Lindsay Munroe plays tug-of-war on new single “Split”

Lindsay Munroe (Photo by Billy Holmes)

On the song “Split,” Lindsay Munroe plays tug-of-war — not the harmless childhood pass-time, but the painful process of living in between your own desires and what others expect of you.

The Manchester-based singer-songwriter released “Split” last week. The song, as well as her debut single “Mirror,” are off of Munroe’s upcoming EP Our Heaviness which comes out on May 8 via AWAL.

“Split is one of the rawest songs I have written” said Munroe. “I spent my early 20s in conservative religious environments, embedded in black-and-white thinking and beliefs. Increasingly I felt like I had to leave part of myself at the door, painfully unable to be open about my life and choices. Split came from an attempt to move beyond the hurt and exhaustion of that situation.”

The up-and-coming artist has gained new acclaim for “Split,” including a shout-out on Instagram from one of her idols, Sharon van Etten. Like Van Etten, Munroe uses her voice carefully, crafting an emotional landscape within each line.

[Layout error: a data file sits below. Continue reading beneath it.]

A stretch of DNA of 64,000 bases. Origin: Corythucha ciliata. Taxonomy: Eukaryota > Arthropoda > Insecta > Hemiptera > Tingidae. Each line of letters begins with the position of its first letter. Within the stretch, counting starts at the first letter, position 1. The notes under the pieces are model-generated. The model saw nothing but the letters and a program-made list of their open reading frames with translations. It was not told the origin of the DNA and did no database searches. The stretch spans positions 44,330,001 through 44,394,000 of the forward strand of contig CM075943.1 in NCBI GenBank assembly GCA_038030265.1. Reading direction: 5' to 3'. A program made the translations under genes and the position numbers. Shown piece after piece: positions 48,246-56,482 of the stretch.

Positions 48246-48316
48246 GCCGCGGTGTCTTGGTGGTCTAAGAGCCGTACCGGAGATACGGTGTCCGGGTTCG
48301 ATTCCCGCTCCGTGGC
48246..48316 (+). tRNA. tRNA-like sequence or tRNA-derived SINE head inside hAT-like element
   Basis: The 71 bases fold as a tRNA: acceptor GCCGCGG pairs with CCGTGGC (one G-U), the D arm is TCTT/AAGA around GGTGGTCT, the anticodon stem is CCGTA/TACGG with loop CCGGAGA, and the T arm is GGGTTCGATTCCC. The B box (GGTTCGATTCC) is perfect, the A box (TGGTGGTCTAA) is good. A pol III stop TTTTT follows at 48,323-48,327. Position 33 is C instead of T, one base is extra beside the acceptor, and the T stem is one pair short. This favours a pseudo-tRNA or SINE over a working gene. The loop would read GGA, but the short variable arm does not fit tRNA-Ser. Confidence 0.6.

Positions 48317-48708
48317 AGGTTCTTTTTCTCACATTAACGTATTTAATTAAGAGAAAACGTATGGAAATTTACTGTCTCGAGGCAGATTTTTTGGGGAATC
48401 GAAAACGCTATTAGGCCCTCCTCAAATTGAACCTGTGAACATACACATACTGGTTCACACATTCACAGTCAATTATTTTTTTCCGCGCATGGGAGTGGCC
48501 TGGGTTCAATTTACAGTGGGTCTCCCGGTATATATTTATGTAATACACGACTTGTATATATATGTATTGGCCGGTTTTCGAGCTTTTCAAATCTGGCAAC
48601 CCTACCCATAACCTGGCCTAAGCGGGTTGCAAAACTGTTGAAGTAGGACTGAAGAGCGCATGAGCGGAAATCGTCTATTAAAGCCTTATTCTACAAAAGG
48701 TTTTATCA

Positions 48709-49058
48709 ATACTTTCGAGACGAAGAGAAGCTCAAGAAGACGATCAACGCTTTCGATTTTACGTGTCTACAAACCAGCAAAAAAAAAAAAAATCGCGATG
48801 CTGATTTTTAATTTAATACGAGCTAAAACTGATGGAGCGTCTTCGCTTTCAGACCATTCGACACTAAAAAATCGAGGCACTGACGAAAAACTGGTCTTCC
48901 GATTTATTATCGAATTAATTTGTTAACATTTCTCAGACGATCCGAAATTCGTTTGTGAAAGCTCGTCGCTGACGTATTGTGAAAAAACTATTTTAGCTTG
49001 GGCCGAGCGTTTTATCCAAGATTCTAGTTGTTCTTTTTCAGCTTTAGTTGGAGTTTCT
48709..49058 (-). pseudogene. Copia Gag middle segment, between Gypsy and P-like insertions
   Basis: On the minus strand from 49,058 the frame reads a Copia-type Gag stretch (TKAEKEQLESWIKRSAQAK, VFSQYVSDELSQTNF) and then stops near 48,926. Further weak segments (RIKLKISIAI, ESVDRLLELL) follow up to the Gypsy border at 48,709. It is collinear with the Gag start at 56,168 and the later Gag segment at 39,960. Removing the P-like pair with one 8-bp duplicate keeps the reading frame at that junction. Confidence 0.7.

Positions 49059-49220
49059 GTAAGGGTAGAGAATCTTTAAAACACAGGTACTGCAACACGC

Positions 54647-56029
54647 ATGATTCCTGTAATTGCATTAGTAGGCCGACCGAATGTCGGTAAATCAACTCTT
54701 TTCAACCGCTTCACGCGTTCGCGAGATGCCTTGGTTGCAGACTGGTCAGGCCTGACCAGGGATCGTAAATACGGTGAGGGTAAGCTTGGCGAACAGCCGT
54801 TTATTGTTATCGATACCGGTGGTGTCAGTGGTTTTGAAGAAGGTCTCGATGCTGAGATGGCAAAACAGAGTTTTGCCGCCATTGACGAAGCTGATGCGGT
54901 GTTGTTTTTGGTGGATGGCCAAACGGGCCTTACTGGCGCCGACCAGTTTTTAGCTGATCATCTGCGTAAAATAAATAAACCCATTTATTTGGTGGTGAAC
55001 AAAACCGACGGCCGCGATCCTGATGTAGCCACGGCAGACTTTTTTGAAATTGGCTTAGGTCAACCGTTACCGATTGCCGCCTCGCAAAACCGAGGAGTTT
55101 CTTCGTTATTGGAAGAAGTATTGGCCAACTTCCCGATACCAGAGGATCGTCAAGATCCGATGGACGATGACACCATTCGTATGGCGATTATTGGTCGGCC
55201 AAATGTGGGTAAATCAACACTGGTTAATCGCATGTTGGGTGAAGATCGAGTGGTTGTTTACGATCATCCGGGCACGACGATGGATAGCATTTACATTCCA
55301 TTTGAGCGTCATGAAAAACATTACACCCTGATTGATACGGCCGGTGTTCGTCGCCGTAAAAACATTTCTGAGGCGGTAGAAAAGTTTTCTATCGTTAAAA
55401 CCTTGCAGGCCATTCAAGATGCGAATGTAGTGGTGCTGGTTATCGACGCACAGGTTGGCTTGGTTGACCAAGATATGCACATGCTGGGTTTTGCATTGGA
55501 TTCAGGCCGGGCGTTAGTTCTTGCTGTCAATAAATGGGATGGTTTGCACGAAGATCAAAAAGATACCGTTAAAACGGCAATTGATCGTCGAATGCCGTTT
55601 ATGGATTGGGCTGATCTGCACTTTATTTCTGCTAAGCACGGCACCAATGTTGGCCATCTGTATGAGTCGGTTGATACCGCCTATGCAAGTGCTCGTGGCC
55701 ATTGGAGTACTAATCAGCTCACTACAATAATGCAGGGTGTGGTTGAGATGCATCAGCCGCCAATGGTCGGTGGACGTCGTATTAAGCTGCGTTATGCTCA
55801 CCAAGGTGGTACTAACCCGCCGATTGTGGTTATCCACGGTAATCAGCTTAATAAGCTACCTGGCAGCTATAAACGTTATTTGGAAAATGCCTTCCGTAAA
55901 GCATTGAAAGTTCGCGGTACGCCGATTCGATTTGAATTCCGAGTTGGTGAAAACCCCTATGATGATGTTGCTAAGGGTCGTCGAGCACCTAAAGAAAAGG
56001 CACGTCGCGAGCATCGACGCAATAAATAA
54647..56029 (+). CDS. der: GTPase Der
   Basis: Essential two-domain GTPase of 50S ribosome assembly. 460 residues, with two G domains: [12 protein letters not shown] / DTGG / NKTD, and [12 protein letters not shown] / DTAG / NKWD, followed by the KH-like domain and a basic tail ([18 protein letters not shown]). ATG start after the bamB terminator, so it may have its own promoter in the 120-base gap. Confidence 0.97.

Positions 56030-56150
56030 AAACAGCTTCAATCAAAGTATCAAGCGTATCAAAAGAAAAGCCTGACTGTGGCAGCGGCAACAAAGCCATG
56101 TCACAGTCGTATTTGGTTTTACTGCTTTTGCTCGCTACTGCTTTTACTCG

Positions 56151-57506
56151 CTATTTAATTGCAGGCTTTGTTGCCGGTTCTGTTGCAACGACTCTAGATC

The song’s lyrics reflect on the physical discomfort of living under the judgment of others. “I split myself in two / every time I toed the line,” she sings in a tired lull. Munroe’s voice reaches its apex in the line, “I can’t love you when I’m so ashamed.” On the word “I,” Munroe’s voice leaps up, literally splitting the syllable into two pitches. The line drawls to a finish with a jagged vibrato.

Halfway through, the song’s pace picks up, grounded by percussion from Fern Ford, who plays drums in the London band the Big Moon. Blows to the kick-drum pulsate like a racing heart. The song pushes forward, keeping time to a mix of emotions: the fear of showing others your bare self, the exhaustion of trying to people-please, and the adrenaline that comes from choosing your own happiness first.

At a time when we have become hyper-vigilant of our bodies, “Split” has been a welcome emotional release. These days it’s easy to feel the physical manifestations of anxiety, like short breath, jittery fingers, or a knotted stomach. While the subject matter may be different, listening the song has provided me with a bit of necessary catharsis. During one point or another, we’ll all find ourselves split between our own feelings and external pressures, or we’ll feel torn between an anxious body and a mind fighting to stay calm. At least Munroe gives us some comfort while we’re there.

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